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One of the most important parts of a successful program book is your advertising pricing strategy. Set these too low, and you will be certain to lose money, but set them too high, and you will be certain to lose advertisers. Both of these scenarios are bad scenarios for your program book.

Below, is a brief discussion on why setting your program book ad prices too high is not a good pricing strategy.

More costly specifications become higher prices to the advertiser.

At Onstage Publications, we have seen this repeatedly with performing arts organizations. The thinking goes “if we produce a super high end program book, we can charge more for the ads.” But the danger in this is that higher advertising prices adversely affect the ability to sell, and can adversely impact your performing arts organizations image in the business community.

Alternatively, a number of performing arts organizations will subsidize with money outlays of their own to enlarge or upgrade their program book publication, which then becomes a direct cost to the performing arts organization.

Program Book Advertising Rates are Highly Price Sensitive with the Buyer

Onstage Publications engineers its costs and rates to be as low as possible for the advertisers in the community. The reason for this is price sensitivity. In economic terminology, advertising prices for performing arts program books tend to be highly elastic. As prices rise, the willingness of advertisers to purchase falls sharply.

Is it possible to publish a program book with a small number of advertisers? It can work as a one-time event on a special occasion, but in terms of long-term relationships and community good will, we strongly recommend against it, for the following reasons.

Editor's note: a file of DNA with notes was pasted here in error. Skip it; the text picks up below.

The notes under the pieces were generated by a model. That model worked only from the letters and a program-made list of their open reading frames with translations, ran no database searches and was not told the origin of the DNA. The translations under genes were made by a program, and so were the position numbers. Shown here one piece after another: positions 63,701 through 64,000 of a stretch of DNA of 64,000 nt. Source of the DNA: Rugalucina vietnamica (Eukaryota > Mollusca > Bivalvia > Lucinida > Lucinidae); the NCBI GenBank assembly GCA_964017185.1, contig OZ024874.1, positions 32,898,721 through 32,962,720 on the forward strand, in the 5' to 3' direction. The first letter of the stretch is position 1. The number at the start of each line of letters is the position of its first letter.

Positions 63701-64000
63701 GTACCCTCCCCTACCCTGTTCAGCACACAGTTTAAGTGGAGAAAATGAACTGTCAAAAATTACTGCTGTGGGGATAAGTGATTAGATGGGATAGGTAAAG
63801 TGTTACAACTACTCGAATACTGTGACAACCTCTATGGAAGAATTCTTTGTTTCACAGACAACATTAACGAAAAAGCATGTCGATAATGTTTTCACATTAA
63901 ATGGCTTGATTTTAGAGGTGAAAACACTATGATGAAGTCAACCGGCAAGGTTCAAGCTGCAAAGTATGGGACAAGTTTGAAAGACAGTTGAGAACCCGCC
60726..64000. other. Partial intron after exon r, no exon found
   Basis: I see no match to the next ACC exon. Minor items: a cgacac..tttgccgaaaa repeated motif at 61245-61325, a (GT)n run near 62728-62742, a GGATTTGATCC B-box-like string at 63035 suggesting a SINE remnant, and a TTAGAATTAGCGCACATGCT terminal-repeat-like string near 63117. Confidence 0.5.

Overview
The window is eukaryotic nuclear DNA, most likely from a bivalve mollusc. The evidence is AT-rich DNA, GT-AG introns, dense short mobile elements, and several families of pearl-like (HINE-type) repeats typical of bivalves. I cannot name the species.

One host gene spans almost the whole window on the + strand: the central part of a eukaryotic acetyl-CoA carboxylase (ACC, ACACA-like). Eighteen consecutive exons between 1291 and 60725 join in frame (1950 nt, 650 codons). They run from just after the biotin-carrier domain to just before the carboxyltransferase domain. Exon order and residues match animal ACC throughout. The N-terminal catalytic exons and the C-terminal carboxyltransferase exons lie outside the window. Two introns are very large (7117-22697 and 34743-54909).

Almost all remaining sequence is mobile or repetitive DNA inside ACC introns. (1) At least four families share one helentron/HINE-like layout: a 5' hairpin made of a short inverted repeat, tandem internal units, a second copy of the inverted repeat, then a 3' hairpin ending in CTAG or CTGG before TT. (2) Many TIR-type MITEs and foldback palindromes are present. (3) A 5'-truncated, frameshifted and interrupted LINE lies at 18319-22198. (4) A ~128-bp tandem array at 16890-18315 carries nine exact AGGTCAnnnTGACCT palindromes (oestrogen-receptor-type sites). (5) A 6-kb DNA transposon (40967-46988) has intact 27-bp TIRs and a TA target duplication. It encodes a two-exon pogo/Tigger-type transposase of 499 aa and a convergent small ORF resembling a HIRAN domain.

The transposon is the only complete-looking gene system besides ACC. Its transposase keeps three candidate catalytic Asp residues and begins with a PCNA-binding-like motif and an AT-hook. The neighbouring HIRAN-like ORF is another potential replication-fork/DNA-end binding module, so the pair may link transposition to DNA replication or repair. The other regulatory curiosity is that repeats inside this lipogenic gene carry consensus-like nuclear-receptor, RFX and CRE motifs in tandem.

The vicious cycle of elevated prices

  1. Exodus #1 in year 1: Smaller foundation of advertisers who pay more: A jump in prices will lead to a transformation of the advertiser base from broad to a much narrower group. The smaller group may agree to pay significantly more per ad, but good will is affected as well.
  1. Exodus #2 in year 2: The loss of the “virtuous cycle” of competition within your program book publication: national and regional sales (from adjacent communities, throughout the region) can constitute as much as 15% of the revenue base in your program book. These non-local advertisers—who are in pursuit of your “out-of-town patrons”—are especially sensitive to higher prices. And you need these advertisers in a special way. But in the absence of such non-local competition, your local advertisers will feel less need to be in the program book. Ads sell ads!
  1. Exodus #3 in year 3: Future Instability: One year after the loss of a major portion of your advertiser base, this is the fait accompli to follow. The remaining base becomes less stable, having witnessed and being influenced by the exodus of fellow advertisers the year prior.

Thus, higher program book ad prices carry dangers. They can wipe out good will in your community, drive away advertisers, destabilize the program books in the short-term, and damage the image of the your performing arts organization for the long-term.

So you need to find your “sweet spot” that allows for your performing arts organization to publish high quality, cost efficient program books for your patrons but allows for ideal program book ad pricing. By finding your “sweet spot”, you will be able to position your program books securely for the future.

Good selling!

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